The Wild Horse In All Of Us

July 13, 2013

The Wild Horse In All Of US

            A wild horse suddenly discovers that he has been ensnared into a corral.  He frantically runs around looking for a way to escape back to the wilderness.  He tries to jump over the high fence, but he can’t.  The cowboys approach.  One is swinging a lariat over his head.  The frightened horse runs frantically from one end of the corral to the other.  Finally the cowboy with the lariat manages to get the rope around his neck.  Now the horse is even more restricted.  He rears on his hind legs whinnying as loud as he can.  The rope is tied around a post.  Little by little the cowboys shorten the rope, giving him less and less liberty.  The cowboys cautiously draw near to him and gently touch his neck.  They speak soft words to him in an attempt to calm him, but he trembles in fear.  He doesn’t know what will happen.  All he can think of is to escape again to the wilderness, but it’s impossible.  They leave him tied there all afternoon.  Again and again he tries to escape, but there is no way he can break the rope.  Off and on during the afternoon the cowboys come up and pat his neck, speaking softly to him.  They offer him some water in a pail, but he refuses to drink it.  He hates the men.  He wonders how they can be so cruel to him.  In the evening they loosen the rope enough to allow him to lie down to sleep.

The next morning the cowboys come back.  This time, when they offer him some water, he drinks it because of his thirst.  He drinks a whole pail of water and half of another.  They continue to touch him and speak softly to him, but he refuses to be calm.  In the afternoon they offer him some green grass that he eats.  He drinks more water that they offer him.  The same routine goes on for several days.  More and more the horse realizes that the cowboys aren’t going to hurt him.  The day finally comes when they untie the rope and lead him outside the corral where he can eat all the green grass he wants.  Then they take him to a barn.  He is afraid to enter until they coax him in with a pail of water.  Once he is inside they give him some grain to eat.  He had never tasted grain before and he loved it.  At night, and on rainy days, he goes into the barn where he always finds grain waiting for him.  In the barn he sleeps on dry hay.  Outside there is a windmill that keeps a tank full of fresh water for him to drink.  How fortunate he is!  After a time he has no desire to go back to the wilderness.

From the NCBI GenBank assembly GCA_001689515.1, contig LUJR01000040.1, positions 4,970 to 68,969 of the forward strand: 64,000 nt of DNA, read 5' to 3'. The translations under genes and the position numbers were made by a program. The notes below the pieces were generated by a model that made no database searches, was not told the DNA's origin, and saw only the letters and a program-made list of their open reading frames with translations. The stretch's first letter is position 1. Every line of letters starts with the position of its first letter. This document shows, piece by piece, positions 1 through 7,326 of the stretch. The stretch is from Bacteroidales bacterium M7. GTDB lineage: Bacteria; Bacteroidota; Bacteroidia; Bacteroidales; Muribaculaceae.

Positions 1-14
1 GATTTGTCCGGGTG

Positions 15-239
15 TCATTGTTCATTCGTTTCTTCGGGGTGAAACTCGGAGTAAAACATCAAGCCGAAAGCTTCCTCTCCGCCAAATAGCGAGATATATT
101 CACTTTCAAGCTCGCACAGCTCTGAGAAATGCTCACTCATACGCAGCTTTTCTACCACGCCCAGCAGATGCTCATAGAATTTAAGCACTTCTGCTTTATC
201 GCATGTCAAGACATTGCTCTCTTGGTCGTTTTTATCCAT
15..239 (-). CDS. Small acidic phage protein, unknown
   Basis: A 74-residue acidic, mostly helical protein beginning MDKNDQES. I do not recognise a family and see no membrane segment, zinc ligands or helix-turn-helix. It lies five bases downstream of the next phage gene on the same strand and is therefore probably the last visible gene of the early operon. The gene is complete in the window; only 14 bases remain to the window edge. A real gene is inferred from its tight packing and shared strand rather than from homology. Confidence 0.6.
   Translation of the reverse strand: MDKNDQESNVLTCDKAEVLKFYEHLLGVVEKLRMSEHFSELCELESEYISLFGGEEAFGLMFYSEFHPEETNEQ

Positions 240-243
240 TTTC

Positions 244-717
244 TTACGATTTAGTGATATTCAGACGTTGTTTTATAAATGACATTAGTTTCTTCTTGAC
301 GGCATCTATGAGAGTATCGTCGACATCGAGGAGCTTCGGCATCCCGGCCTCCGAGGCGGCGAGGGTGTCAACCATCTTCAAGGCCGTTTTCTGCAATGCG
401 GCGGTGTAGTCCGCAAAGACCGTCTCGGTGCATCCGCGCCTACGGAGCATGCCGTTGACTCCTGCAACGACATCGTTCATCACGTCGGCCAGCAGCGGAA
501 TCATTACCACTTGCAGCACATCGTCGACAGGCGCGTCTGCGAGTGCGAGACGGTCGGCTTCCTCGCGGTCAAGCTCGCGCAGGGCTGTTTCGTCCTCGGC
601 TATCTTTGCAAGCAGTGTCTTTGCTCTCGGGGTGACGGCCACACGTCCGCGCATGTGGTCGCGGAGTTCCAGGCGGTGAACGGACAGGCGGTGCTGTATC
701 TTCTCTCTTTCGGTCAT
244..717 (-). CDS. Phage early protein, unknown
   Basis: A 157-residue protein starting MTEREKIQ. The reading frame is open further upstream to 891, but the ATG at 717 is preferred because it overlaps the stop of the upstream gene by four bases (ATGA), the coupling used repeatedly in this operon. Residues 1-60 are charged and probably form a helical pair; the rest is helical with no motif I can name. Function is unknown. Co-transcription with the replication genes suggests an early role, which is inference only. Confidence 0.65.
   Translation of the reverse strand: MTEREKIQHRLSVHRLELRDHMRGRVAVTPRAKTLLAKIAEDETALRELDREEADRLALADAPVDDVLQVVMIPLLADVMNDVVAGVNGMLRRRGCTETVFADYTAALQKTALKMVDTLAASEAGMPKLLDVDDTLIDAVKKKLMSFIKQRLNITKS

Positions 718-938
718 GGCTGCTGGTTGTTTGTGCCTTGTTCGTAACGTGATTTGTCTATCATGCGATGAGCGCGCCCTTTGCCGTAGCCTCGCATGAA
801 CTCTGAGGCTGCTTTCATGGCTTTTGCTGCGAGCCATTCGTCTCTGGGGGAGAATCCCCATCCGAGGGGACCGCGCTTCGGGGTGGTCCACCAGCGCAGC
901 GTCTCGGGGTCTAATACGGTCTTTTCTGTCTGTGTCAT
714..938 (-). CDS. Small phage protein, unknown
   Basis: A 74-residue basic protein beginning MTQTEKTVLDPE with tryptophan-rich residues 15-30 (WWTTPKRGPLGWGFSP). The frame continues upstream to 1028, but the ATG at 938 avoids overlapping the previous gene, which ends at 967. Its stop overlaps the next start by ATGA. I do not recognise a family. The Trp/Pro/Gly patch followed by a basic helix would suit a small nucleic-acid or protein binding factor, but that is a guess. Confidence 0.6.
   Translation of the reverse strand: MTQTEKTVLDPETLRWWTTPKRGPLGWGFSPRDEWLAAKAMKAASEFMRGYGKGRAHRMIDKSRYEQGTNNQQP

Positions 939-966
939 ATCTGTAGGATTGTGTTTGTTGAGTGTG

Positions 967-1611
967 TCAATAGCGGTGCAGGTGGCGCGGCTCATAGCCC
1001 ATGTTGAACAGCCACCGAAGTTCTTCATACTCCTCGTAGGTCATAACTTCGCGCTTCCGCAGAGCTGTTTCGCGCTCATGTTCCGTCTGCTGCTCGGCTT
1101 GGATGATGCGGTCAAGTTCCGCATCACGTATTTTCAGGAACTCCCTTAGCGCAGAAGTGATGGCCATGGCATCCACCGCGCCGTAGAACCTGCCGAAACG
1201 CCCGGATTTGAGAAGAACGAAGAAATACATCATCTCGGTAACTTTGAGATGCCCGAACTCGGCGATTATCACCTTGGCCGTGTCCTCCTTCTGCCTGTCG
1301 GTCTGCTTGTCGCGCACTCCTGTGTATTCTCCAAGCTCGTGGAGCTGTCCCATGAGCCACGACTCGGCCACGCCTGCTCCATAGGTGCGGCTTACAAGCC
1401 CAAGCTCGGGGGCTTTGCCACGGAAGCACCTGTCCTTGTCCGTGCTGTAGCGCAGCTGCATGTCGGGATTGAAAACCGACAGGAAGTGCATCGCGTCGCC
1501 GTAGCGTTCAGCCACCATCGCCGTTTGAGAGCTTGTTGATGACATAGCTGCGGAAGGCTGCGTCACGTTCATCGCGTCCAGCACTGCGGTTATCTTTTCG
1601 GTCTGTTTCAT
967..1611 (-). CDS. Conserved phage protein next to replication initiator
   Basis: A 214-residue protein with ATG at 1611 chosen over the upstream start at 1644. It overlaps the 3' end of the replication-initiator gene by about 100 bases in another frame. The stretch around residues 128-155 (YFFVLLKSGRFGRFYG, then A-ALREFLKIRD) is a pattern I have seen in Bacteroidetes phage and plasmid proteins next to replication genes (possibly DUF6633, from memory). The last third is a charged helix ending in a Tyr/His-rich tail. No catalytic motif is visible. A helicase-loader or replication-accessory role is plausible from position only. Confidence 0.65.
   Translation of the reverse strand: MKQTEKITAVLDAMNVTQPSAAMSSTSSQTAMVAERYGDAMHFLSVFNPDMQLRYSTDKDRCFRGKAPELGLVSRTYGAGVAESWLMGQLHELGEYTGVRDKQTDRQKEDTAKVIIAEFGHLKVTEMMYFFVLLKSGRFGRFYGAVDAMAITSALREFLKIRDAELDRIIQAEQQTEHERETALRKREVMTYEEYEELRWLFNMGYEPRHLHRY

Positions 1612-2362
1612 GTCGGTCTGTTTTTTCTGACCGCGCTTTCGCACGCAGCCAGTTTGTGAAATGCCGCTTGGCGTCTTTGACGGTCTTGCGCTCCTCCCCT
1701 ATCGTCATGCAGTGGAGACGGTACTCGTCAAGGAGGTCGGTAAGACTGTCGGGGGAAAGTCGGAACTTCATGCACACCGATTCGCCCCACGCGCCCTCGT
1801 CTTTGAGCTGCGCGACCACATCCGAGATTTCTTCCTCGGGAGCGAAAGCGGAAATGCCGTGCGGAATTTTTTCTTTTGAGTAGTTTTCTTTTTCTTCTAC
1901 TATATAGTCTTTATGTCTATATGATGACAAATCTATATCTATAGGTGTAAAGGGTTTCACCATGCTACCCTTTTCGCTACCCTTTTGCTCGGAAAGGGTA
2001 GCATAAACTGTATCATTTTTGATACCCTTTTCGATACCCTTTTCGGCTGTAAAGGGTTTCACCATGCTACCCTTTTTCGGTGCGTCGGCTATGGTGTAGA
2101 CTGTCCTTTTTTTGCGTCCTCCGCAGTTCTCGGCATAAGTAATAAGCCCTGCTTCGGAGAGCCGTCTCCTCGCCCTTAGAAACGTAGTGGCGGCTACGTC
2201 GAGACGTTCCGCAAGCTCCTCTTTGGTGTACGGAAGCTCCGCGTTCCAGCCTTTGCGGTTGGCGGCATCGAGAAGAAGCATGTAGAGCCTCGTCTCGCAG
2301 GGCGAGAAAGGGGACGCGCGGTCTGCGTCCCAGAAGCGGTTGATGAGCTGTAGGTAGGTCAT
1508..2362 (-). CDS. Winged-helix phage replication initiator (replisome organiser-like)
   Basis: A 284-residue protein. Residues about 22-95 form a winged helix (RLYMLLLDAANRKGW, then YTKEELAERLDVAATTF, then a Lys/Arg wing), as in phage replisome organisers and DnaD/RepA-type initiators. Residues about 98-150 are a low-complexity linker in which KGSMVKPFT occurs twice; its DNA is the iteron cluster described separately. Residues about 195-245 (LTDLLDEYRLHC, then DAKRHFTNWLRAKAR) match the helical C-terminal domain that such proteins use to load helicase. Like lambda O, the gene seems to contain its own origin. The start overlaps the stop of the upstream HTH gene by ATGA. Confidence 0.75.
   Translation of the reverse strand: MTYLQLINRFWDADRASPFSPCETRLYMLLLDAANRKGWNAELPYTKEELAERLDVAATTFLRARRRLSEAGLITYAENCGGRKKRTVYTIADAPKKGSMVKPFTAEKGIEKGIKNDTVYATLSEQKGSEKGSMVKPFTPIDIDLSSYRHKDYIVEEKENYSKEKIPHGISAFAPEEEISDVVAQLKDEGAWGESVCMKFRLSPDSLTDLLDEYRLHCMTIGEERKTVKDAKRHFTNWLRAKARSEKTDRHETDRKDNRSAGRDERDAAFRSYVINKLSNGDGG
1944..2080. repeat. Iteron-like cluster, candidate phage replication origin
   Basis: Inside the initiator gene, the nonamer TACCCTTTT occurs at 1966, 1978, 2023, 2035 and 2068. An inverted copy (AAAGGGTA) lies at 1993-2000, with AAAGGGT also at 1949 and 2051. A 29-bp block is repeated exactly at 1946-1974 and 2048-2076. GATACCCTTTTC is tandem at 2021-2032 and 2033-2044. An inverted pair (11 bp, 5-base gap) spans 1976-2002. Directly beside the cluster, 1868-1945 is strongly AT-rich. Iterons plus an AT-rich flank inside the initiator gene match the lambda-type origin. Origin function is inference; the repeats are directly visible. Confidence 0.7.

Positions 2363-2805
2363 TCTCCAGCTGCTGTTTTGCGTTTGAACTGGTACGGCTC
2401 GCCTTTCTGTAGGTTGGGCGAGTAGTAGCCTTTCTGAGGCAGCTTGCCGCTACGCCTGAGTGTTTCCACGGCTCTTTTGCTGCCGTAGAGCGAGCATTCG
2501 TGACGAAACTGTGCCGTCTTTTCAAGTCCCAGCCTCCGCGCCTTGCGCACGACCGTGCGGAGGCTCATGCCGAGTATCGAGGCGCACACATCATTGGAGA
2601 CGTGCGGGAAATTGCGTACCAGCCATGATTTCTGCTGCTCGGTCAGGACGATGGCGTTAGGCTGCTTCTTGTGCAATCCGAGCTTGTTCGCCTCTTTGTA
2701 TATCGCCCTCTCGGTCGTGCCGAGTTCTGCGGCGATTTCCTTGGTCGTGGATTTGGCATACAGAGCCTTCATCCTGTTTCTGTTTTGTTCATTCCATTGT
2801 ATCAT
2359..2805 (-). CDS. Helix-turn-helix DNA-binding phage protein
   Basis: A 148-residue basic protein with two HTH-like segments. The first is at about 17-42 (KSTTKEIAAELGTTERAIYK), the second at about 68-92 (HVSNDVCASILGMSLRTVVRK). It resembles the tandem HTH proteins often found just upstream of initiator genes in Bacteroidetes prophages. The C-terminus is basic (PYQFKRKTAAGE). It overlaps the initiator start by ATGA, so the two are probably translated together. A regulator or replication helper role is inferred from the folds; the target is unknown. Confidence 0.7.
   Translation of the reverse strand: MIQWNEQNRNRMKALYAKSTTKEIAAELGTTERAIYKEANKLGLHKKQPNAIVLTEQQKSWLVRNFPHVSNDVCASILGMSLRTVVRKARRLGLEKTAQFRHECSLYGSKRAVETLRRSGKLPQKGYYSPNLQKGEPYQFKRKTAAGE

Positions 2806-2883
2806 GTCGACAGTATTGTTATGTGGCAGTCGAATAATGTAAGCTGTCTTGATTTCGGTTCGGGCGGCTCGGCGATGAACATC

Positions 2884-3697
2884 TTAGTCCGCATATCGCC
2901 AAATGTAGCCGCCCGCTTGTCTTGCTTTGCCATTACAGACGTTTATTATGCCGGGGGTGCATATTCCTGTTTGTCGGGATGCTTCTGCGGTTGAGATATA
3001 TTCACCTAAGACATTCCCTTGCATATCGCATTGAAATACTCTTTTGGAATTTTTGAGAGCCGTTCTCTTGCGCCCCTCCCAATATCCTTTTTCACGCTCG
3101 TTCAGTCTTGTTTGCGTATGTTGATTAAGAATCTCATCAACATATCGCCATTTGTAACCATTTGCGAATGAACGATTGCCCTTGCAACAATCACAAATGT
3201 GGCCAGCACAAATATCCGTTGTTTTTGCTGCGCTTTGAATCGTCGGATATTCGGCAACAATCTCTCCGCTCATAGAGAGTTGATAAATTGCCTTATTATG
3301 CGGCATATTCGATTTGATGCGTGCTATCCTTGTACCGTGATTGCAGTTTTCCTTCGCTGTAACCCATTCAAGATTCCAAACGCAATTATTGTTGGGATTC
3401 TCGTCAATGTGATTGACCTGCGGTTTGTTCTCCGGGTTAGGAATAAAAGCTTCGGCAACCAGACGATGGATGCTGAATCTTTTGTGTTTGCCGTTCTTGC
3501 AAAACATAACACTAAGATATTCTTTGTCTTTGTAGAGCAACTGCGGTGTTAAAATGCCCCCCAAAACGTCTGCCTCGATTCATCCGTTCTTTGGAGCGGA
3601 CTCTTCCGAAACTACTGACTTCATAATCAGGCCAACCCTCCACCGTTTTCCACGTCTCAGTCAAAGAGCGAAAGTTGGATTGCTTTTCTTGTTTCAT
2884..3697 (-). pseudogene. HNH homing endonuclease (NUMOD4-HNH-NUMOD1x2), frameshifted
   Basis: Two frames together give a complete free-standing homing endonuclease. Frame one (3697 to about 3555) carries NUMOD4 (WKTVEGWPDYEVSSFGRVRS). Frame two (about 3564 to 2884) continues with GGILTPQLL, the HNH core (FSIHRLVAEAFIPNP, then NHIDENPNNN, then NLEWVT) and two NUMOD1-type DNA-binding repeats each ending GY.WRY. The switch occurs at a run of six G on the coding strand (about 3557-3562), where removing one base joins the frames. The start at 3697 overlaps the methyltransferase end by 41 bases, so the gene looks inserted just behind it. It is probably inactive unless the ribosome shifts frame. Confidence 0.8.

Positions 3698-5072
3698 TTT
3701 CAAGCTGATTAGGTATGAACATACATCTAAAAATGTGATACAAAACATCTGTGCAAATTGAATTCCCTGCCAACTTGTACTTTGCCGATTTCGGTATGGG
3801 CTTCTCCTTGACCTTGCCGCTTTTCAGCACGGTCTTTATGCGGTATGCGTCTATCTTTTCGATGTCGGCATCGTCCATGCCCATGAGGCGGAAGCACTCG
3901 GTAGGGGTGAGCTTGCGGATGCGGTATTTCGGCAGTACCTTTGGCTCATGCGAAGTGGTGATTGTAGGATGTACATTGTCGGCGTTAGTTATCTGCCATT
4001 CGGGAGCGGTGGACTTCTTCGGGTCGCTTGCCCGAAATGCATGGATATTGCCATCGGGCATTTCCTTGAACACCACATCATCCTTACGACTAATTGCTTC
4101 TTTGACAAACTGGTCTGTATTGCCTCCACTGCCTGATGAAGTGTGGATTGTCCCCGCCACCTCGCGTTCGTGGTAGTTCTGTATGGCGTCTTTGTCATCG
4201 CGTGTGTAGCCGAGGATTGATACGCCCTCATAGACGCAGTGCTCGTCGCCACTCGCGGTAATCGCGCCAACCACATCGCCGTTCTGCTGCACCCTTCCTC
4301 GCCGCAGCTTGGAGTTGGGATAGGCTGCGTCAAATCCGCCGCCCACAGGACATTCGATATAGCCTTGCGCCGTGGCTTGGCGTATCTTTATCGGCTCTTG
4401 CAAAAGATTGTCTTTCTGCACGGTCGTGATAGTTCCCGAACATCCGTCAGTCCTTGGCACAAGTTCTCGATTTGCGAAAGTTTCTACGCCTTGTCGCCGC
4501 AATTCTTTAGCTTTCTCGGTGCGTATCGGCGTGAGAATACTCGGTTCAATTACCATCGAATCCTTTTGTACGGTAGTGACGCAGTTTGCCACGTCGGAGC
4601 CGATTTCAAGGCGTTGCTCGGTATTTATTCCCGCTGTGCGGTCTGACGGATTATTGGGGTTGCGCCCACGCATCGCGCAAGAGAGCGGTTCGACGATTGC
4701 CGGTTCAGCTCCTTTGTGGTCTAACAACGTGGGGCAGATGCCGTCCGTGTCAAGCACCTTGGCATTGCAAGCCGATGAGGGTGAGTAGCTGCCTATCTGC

In Romans 3:23 the Bible tells us that we are all sinners.  This story of the wild horse is an illustration of the sinner who seeks to flee from God.  His reprobate mind has him convinced that surrendering to the will of God would put to death everything good and pleasant in life.  For his own wellbeing, he thinks it best to stay as far away from God as he can.

Some, however, by the grace of God, stop to give some consideration to what God has to offer them.  They read or hear the Word of God.  The more they hear about Christ, the more they realize that they personally need him to be their Savior from sin. “For I delivered unto you first of all that which I also received, how that Christ died for our sins according to the scriptures;  And that he was buried, and that he rose again the third day according to the scriptures” ( I Corinthians 15:3-4).  After the sinner puts his trust in Christ he realizes that God has forgiven his sin.  Being  a genuine Christian he can say with the Psalmist;     “He brought me up also out of an horrible pit, out of the miry clay, and set my feet upon a rock, and established my goings” (Psalm 40:2).

Even so, many Christians go on struggling with the fear of what will happen if they make a complete surrender to God.  They keep holding on to some of their sin.  Some of the wild horse remains in them.  Nearly all of us have a similar struggle when we face death.  It’s not that we don’t believe the promise of I Corinthians 2:9.  “But as it is written, Eye hath not seen, nor ear heard, neither have entered into the heart of man, the things which God hath prepared for them that love him.”  A fear of death is a part of our innate nature.  God never rebukes those who fear death.  He gives a special measure of grace to those who are facing it.  In fact, the Bible even calls death our enemy.  I Corinthians 15:26 says, “The last enemy that shall be destroyed is death.” Without a doubt, the moment we enter heaven’s gates we will wonder why we feared death.

My friend, if you are still like the wild horse, seeking to escape from the corral, let me tell you that you can escape, but if you do, you will be the looser.  Once you experience the love of God that passes all understanding, you will never want to go back to fleeing from God.  You will never know the riches of God’s grace until you put your trust in him.  “Let the wicked forsake his way, and the unrighteous man his thoughts: and let him return unto the LORD, and he will have mercy upon him; and to our God, for he will abundantly pardon.   For my thoughts are not your thoughts, neither are your ways my ways, saith the LORD” (Isaiah 55:7-8).







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